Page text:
The United Arab Emirates launched its first mission to Mars on Monday for a seven-month journey to the red planet before orbiting it and sending back data about the atmosphere, AP reported. This marks the Arab nation’s first interplanetary mission.
The liftoff of the Mars orbiter named “Al-Amal” in Arabic or the “Hope Probe” has been delayed twice due to bad weather. It took off from the Tanegashima Space Center in Japan aboard a Mitsubishi Heavy Industries’ H-IIA rocket. The solid rocket booster successfully separated from the launch vehicle and established radio communication with the mission on earth.
“The UAE is now a member of the club and we will learn more and we will engage more and we’ll continue developing our space exploration program,” UAE Space Agency chief Mohammed Al Ahbabi told a joint online news conference from Tanegashima.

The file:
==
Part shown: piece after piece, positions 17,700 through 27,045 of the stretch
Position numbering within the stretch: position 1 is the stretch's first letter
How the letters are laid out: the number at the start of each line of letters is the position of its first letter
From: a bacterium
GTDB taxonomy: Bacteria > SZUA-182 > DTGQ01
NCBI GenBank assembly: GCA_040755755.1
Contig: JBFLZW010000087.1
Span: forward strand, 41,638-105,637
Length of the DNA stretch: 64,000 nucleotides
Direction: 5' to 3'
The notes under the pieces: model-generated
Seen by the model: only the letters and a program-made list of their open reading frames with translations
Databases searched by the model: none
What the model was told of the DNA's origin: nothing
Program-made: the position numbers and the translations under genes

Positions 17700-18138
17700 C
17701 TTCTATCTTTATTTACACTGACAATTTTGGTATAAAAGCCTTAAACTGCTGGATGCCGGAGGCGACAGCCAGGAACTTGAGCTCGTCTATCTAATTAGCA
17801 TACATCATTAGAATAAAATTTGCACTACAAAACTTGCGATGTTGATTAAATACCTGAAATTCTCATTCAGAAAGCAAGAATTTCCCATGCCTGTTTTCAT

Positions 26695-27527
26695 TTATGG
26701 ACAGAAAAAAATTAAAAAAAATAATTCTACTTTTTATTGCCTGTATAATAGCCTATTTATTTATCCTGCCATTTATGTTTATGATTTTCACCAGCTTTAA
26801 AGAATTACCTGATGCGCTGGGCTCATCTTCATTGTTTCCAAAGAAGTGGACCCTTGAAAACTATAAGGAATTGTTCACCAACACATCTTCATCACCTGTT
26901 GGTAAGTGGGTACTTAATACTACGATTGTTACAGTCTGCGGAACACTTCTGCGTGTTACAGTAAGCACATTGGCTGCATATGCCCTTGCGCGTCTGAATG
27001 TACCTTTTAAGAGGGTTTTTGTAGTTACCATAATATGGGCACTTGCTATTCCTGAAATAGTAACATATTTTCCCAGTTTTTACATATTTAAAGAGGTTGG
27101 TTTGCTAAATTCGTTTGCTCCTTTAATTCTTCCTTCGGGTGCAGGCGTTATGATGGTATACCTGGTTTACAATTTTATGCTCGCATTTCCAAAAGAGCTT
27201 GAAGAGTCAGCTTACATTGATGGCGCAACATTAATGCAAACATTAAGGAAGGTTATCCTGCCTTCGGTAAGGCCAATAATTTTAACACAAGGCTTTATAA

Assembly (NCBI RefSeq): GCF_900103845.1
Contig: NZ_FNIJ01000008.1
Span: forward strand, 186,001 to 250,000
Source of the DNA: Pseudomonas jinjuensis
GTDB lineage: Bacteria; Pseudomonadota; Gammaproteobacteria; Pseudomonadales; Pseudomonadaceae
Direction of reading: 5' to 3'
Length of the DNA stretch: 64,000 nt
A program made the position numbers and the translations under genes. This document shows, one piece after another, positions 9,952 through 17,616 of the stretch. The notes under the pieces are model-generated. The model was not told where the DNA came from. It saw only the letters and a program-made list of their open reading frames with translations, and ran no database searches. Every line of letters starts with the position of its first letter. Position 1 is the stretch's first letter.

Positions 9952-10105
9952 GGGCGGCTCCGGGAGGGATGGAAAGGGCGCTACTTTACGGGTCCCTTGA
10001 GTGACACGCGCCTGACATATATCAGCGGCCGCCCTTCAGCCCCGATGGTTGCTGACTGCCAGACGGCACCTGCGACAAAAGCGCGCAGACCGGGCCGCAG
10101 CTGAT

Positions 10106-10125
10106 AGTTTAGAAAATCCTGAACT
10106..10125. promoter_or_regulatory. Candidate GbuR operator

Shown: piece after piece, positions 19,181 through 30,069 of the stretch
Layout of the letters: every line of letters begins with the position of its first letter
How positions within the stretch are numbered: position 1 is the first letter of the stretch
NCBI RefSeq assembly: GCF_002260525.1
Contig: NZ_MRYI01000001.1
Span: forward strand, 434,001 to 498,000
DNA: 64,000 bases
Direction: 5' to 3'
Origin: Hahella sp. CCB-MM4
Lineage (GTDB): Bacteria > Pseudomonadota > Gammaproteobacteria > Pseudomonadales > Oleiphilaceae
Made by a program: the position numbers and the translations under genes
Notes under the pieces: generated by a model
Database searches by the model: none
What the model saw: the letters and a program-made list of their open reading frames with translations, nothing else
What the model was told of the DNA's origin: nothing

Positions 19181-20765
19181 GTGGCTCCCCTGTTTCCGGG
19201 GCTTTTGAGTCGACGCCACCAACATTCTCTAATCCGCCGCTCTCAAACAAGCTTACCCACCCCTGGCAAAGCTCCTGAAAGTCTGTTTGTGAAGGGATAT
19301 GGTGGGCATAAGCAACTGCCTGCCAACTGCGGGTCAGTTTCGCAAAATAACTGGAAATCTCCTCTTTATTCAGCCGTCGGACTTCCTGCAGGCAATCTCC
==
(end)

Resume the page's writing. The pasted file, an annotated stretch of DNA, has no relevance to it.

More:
Omran Sharaf, the UAE Mars mission director, told journalists in Dubai that the probe was sending signals that would be analysed later but everything appeared good.
Currently, there are eight active missions exploring Mars – some orbit the planet and some have landed on its surface. The UAE’s “Hope Probe” will not land on the Red Planet, but instead orbit it for a whole Martian year, or 687 days. The United States and China are also embarking on Mars missions this year.
The UAE first announced plans for the mission in 2014 and launched a National Space Programme in 2017 to develop local expertise. It has also set a goal to build a human colony on Mars by 2117.
A successful mission to Mars will help UAE develop its scientific and technological capabilities and reduce its reliance on oil.